As we all got older and moved away from home, our Christmases became smaller, more subdued, but still meaningful with friends and whatever family we had around.  In all my years, I only had one Christmas alone and that was when I lived overseas for a year.

And Dad, every year he gave a lecture about the deeper meaning of Christmas. There was always a huge Christmas tree at the group Center. He would stand before it and, with passion and twinkling in his eyes, give yet another insight about the deeper meaning of Christmas. Dad loved Christ and the deeper meaning of Christmas and never tired of talking about it. 1

Now, I have moved into a new phase and ask myself: What does Christmas really mean to me? The decorations, the crazy shopping, the stress of preparations and the forced gaiety have no place in my heart.  I want to remember the simple beauty of Christmas of my childhood, the new clothes, the smells of food cooking, the joy of Church services and songs. I try to remember all the times with family and friends and the one time I felt completely alone. What lessons does my life have for me? Can I remember all these times with fondness and not sadness?

I still want to remember the old days, the innocence of childhood and the magic of lights and the simple meaning of Christmas, but also want to celebrate this very special time with something more special; something deeper. For me, I want to go inside of me and remember the cherished gifts and memories that make me who I am today. I want to know if I am also giving birth to the Christ within me, my true being, my own soul, something permanent to add to the stream of memories. That would be a birth of something deeply meaningful, it would never grow old, it would never die, and I would never feel alone, ever.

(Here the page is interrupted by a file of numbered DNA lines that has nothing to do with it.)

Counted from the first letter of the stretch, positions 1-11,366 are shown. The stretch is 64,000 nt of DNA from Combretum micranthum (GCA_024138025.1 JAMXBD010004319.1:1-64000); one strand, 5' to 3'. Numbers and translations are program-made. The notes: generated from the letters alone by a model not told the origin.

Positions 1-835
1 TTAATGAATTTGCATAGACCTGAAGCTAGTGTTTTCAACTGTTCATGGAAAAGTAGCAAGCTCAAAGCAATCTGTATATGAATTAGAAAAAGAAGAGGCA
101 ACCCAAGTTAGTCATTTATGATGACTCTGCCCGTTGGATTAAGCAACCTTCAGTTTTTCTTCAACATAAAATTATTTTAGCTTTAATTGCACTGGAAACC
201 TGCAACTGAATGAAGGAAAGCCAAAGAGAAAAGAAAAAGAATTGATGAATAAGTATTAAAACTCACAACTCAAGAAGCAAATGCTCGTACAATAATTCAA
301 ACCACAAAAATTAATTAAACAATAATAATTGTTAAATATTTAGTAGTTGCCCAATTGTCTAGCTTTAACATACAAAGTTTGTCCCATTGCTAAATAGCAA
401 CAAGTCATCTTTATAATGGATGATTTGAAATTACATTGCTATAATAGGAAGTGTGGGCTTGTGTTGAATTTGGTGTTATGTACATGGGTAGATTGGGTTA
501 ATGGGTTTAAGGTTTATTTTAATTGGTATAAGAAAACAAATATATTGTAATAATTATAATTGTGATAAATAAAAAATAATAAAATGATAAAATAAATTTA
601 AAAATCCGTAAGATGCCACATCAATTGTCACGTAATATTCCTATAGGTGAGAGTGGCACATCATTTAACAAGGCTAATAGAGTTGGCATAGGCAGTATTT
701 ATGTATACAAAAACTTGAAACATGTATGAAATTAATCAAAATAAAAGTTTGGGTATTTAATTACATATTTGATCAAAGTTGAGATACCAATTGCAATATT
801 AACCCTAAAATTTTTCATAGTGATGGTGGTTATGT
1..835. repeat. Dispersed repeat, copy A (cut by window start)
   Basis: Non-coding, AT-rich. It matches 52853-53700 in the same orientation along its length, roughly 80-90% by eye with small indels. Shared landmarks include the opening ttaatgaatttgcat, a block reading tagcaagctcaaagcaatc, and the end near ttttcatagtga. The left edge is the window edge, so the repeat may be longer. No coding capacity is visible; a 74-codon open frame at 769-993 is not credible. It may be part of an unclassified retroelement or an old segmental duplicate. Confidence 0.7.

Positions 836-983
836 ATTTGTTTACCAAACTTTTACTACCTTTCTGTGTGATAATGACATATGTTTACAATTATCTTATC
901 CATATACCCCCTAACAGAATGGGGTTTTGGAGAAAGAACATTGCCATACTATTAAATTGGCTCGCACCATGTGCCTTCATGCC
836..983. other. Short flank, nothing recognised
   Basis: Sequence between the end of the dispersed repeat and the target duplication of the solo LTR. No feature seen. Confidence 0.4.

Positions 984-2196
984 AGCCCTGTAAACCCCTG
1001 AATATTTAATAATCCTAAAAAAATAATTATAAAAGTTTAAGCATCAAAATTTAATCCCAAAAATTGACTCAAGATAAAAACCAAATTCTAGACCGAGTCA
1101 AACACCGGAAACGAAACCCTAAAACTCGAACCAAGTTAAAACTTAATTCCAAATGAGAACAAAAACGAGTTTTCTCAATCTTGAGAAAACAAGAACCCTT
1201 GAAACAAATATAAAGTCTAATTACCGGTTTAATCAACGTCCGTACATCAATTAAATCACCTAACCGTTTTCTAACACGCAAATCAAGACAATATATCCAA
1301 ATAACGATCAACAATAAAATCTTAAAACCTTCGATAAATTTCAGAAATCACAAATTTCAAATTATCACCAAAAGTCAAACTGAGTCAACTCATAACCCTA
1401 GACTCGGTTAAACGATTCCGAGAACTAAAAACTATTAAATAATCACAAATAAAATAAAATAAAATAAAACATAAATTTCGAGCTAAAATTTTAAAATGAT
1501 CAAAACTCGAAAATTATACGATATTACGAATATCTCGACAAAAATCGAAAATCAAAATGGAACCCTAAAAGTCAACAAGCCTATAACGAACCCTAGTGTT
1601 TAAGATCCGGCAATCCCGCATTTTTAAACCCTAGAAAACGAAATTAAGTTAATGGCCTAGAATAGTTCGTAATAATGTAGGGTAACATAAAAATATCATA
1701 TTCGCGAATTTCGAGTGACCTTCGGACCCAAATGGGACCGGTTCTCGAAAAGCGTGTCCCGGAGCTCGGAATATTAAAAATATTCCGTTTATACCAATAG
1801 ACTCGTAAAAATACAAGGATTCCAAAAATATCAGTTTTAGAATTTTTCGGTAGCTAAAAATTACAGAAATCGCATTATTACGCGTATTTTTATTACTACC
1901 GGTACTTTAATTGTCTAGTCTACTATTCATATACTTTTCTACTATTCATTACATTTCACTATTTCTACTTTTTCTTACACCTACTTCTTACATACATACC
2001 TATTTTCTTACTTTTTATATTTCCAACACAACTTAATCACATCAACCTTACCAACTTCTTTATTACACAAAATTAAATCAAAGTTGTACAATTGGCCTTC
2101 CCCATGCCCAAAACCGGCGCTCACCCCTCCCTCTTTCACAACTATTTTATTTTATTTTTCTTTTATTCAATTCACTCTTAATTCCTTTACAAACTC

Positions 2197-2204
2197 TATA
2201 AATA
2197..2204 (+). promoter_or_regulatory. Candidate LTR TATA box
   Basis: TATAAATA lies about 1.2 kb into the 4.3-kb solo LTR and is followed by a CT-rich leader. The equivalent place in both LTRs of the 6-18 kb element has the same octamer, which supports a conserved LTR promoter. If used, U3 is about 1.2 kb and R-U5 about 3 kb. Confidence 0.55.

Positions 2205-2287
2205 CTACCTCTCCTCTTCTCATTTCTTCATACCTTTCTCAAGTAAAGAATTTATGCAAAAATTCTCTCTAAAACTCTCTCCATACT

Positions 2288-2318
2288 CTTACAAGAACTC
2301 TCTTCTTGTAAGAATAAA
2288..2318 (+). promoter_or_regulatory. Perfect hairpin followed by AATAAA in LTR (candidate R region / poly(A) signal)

Everything in our life is recorded and we can remember them with joy. On the outside, events come and go; people come and go. But they never really leave us if we hold them in our hearts openly and without any remorse. Our heart is big enough to hold all the great things that we have experienced. If I remember them with simplicity, not making something out of them that was not, but in simplicity, and holding them in my heart with no tightness and no remorse, and moving those cherished feelings through myself to now, then everything and everyone is included. I bring the whole package through the river of my life.  I create a huge treasury of wonderful and loving occasions and persons who will always stay with me.

Thank you all for reading my posts and supporting our work. You are part of the cherished tapestry of my life. I wish you a most joyous and wonderful Christmas. My you expand with simplicity and the beauty of your heart.


1. These are now collected in the Teachings ofChrist, Volume 1, The Birth of Christ.

       Gita Saraydarian is the Founder and President of TSG Foundation.

       See Gita's YouTube presentation on the Gifts of Christ.


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Gita Saraydarian
Founder and President of TSG Foundation, home of Torkom Saraydarian's creative works.